Part II of this guide picks up where we left off last time. We will discuss what happens after the incident response team views the impact on the rights and freedoms of the data subjects. If you want to know more on how to prepare for a data breach and the steps you need to take leading up to this article, read Part I here.

No risk to the data subjects

In some cases, the assessment of the response team may conclude there is no risk to the rights and freedoms of the data subjects. But you still need to document the incident and the decision not to report, with the justifications for it.

Risk to the data subjects

In other cases, the response team may conclude there is a risk to the rights and freedoms of the data subjects. Then it needs to notify the supervisory authority without undue delay. That means within 72 hours of becoming aware of the breach. If the notification is not made within 72 hours, you need to state the reasons for the delay. If it's not possible to provide all information at the same time, you should provide it in phases without delay.

The notification to the supervisory authority needs to include the following information:

  • Nature of the personal data breach (incl. categories, number of data subjects and of breached personal data records concerned)

  • Likely consequences of the data breach

  • Measures proposed and/or taken to address and mitigate the data breach and any possible negative effects

  • Name and contact details of the contact point where more information can be obtained

  • Date and time of the discovery of the data breach


You should get written confirmation from the supervisory authority that they received the breach notification.

High risk to the data subjects

The assessment of the response team may conclude that there is a high risk to the rights and freedoms of the data subjects. If so, you must notify the data subjects without undue delay of becoming aware of the breach. You must also notify the supervisory authority as described above. If you have taken measures to mitigate the high risk to the data subjects and the risk is no longer high, you don't have to notify the data subjects.

You should notify the affected individuals right away, unless doing so would involve a disproportionate effort. In that case, you can make a public communication. Make sure the communication maximizes the chance of reaching the affected individuals. It’s unlikely that for example a blog post is enough. Also, don't bundle the notification with other information such as a newsletter. The notification of the breach should be clear and transparent.

If there is an immediate risk of damage, you should notify the affected individuals as soon as possible. If there is no immediate risk, seek guidance from the supervisory authority before you send out the communication. In some cases, you have to take appropriate measures first to stop or prevent continuing or similar breaches. Write the notification in clear and plain language. Make sure you include the following information:

  • Likely consequences of the personal data breach

  • Measures proposed and/or taken to address and mitigate the personal data breach and its possible negative effects

  • Name and contact details of the contact point where more information can be obtained


Why you should comply

Now that we have discussed how organisations should react in the unfortunate event of a data breach, let's look at why companies should do their best to comply.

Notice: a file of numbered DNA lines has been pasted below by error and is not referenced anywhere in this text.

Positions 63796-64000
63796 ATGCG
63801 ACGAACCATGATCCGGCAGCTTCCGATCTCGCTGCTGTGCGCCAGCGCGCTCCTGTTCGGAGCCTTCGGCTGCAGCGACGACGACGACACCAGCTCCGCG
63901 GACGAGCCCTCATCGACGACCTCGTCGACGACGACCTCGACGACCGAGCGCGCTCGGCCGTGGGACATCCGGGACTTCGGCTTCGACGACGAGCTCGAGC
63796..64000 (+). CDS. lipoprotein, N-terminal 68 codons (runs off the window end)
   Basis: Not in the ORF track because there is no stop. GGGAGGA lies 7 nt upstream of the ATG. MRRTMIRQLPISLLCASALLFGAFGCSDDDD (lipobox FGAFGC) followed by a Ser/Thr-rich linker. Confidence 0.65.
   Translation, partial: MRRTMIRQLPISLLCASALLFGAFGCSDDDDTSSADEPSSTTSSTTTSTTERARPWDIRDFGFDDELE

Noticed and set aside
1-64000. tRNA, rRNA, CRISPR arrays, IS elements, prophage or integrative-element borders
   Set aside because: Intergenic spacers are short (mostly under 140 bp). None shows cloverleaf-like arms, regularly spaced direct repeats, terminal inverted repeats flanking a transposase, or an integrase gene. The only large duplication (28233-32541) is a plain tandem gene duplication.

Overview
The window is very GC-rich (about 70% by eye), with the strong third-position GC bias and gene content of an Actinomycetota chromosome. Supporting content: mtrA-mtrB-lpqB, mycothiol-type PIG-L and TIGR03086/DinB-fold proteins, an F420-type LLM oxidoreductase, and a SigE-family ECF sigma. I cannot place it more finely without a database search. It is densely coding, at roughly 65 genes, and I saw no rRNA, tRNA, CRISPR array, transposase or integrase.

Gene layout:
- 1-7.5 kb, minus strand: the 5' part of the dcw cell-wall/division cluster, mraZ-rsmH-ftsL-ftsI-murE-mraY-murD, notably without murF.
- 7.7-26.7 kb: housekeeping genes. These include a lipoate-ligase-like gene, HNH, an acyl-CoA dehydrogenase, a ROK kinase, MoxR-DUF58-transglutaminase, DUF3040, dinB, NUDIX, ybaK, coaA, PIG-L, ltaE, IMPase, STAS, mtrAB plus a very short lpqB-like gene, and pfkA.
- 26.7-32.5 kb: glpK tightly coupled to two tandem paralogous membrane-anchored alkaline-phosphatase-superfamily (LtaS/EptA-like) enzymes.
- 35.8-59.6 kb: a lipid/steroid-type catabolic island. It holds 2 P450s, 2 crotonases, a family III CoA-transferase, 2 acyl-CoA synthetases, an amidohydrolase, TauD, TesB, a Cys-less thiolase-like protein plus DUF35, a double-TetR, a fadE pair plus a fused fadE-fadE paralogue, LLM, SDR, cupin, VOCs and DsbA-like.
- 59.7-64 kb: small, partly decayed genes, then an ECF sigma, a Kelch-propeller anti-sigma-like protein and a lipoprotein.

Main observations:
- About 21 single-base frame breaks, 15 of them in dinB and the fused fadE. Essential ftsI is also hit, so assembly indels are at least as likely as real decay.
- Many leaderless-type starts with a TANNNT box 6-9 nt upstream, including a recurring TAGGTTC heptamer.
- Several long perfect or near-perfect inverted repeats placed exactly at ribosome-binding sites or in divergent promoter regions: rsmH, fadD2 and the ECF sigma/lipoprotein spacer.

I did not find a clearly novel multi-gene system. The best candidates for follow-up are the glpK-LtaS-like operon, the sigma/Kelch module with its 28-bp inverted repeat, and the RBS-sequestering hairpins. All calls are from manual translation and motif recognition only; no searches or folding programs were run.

The most obvious reason may be because of the drastic fines. The maximum fine for violating the data breach notification obligations under GDPR is 2% of global annual turnover or 10 million Euros (whichever is higher). However, not every data breach leads to a fine. Devices can be lost or stolen, and no system is unhackable. What matters in such situations is that you take the relevant steps. Respect timeframes and show willingness to cooperate with supervisory authorities. Their investigation depends on the seriousness of the breach. It will probably include questions on if all appropriate technical and organisational measures were taken to ensure a level of security appropriate to the risk in accordance with Art. 32 GDPR. Also, it will check your efforts to comply with other obligations under the GDPR. In the course of such investigations, infringements may be revealed that can lead to fines not necessarily related to the breach. The fines can be a maximum of 4% of global annual turnover or 20 million Euros (whichever is higher).

But supervisory authorities don't just hand out hefty fines. If they should find severe violations of data protection obligations, they can restrict the processing of personal data. As this could drive a company out of business, it has an even bigger impact.

Except for these regulatory consequences, an organisation’s reputation may suffer incredible damage. Even if the authorities find that the organisation was not to blame, a data breach will have a negative impact. To limit the damage, you should take preventive measures to earn and maintain the trust of customers, employees and the general public. Be transparent about how you process personal data. To show that the organisation cares and takes measures to keep the data safe can be a business booster. Try to maximise the gains for your efforts when it comes to data protection compliance. As the general public cares more than ever about how their data is being used, it's not an option not to comply.

So, there are good reasons to take data protection and incident management seriously. Not only to avoid negative consequences, but to weigh in the importance of transparency and responsible data handling. With this in mind, make sure you prepare for a data breach. Test procedures and routines to make sure everything goes as smooth as possible. In case of an emergency, everyone in the organisation should know what part to play.